Miami Marlins Rumors: Mike Redmond on the hot seat?


This horse has been beaten to death over the first two weeks of the 2015 season, but the fact remains: The Miami Marlins are playing some truly awful baseball, and are off to a 3-10 start, a far cry from the potential (we thought) this team possessed.

Rumors began circulating on Sunday night that Marlins third-year manager Mike Redmond might already be on the hot seat, following the awful start to the season. Per Clark Spencer of the Miami Herald:

"According to sources who have heard rumblings, Redmond is on the hot seat and the the organization is already bouncing around possible replacements. One possibility: Wally Backman, the Mets’ Triple A manager."

Man, the life of a baseball skipper is a rough one. Redmond was brought in during the 2012 offseason, in the waning days before the epic Toronto fire sale. The poor fellow knew exactly what he was getting into: he knew the team was about to destroy the roster, that he would be simply a puppet trudging through an eventual 100-loss season in the grand corrupt reign of the Jeffrey Loria regime, and that there was nothing he could to do save that season. Redmond was then benefited by an overperforming 2014 squad, and he earned a contract extension as a result of many of those guys playing out of their minds last year.

The Marlins retooled, and were supposed to come out of the gates firing on all cylinders this year. Mat Latos, Dee Gordon and Michael Morse were supposed to be major upgrades across the board. Henderson Alvarez was supposed to hold down the fort until Jose Fernandez returned, and in midsummer the Marlins would’ve had one of the most formidable one-two punches in baseball. For the first time in 12 years, the scrappy Marlins were supposed to contend for a spot in the playoffs and if a few balls bounced their way, maybe they’d finally get back to the promised land for a third time.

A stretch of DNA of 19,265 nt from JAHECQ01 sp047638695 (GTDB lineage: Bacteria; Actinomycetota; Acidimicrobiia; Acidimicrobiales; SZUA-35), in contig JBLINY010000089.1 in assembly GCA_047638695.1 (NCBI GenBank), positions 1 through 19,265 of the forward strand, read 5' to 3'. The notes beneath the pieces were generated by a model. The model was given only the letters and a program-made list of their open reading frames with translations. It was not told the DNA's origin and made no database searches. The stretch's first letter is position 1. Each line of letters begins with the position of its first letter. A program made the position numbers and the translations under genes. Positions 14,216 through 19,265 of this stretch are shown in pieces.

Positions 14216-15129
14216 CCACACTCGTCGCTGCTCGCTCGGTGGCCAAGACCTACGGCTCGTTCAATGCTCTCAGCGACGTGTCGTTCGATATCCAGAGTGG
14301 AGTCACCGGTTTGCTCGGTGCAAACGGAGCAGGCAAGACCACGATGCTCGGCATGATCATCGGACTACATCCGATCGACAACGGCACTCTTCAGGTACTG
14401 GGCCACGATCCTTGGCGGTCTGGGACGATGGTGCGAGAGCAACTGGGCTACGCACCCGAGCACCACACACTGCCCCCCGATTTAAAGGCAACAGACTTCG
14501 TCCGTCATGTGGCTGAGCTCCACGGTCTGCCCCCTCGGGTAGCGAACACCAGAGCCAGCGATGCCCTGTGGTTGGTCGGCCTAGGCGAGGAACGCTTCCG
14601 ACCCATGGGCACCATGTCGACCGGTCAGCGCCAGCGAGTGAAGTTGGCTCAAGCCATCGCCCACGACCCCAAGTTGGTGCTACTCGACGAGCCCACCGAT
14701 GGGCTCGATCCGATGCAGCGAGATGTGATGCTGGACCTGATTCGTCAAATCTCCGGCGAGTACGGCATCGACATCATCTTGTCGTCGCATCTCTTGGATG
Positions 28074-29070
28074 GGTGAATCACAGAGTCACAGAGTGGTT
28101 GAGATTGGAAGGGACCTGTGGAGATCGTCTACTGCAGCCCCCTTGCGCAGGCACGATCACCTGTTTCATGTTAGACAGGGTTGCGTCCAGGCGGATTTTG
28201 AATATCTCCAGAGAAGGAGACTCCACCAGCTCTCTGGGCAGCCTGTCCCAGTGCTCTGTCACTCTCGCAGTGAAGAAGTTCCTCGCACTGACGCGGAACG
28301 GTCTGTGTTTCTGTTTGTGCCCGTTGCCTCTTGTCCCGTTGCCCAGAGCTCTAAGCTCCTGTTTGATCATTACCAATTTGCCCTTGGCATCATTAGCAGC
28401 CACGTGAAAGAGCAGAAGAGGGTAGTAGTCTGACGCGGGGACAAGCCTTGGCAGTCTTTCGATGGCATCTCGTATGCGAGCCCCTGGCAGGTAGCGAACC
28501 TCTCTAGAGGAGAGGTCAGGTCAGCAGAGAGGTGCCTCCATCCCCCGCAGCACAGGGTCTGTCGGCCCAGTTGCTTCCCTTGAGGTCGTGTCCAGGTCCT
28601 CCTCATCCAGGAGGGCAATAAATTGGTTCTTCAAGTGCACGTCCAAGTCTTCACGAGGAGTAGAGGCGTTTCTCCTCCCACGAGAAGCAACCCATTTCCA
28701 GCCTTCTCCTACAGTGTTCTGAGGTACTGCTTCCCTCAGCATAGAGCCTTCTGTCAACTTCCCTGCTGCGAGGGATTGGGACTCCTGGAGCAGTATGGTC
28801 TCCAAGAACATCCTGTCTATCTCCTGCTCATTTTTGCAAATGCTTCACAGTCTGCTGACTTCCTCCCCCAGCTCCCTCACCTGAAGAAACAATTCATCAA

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Now, by no fault of Redmond’s, the expectations the 2015 Marlins carried into this season rendered perhaps a smoke screen behind which the club looked like a potential contender. It was playoffs or bust; or so the fans thought after the front office sold the farm for a year or two or three of control over big leaguers who represent “upgrades.” The computers and projections tempered the team’s expectations, but a few ESPN pundits included the Marlins in their bold predictions and Wild Card sleepers, and the #MarlinFamily turned a blind eye to the facts.

Yes, we are already 13 games into the season, but give the guy a break. Redmond can’t bring Fernandez and Alvarez back any faster, and he can’t singlehandedly get the starting outfield trio out of its collective slump. He can’t make Adeiny Hechavarria a better hitter, and he can’t get rid of Jarrod Saltalamacchia (I don’t think anyone can.)

Do the Marlins really think Wally Backman could right the ship overnight? If the rumors are true, how likely would a new manager redirect a losing club to the playoffs like in 2003? The Marlins don’t have the next Miguel Cabrera on the verge of coming up. He played a pretty major part in that ’03 turnaround.

It’s crazy how fast things change in baseball. Exactly 14 days ago, Henderson Alvarez threw the first pitch of perhaps the most anticipated season in Marlins history (maybe second-most, behind the 2012 new ballpark/Jose Reyes debacle). They lost that game of course, but hey, it’s just one of 162. Half the league loses their season opener, no big deal, right?

Two weeks later, and the Marlins are on the verge of pushing the big red panic button. It gets to a certain point where you can no longer play the “it’s still too early in the season” card, and you have to take a hard look at the product on the field, or perhaps in the clubhouse, and consider some changes. That’s the sad reality of the sports world, and it just might cause a good guy in Mike Redmond his job.

This wasn’t supposed to happen.

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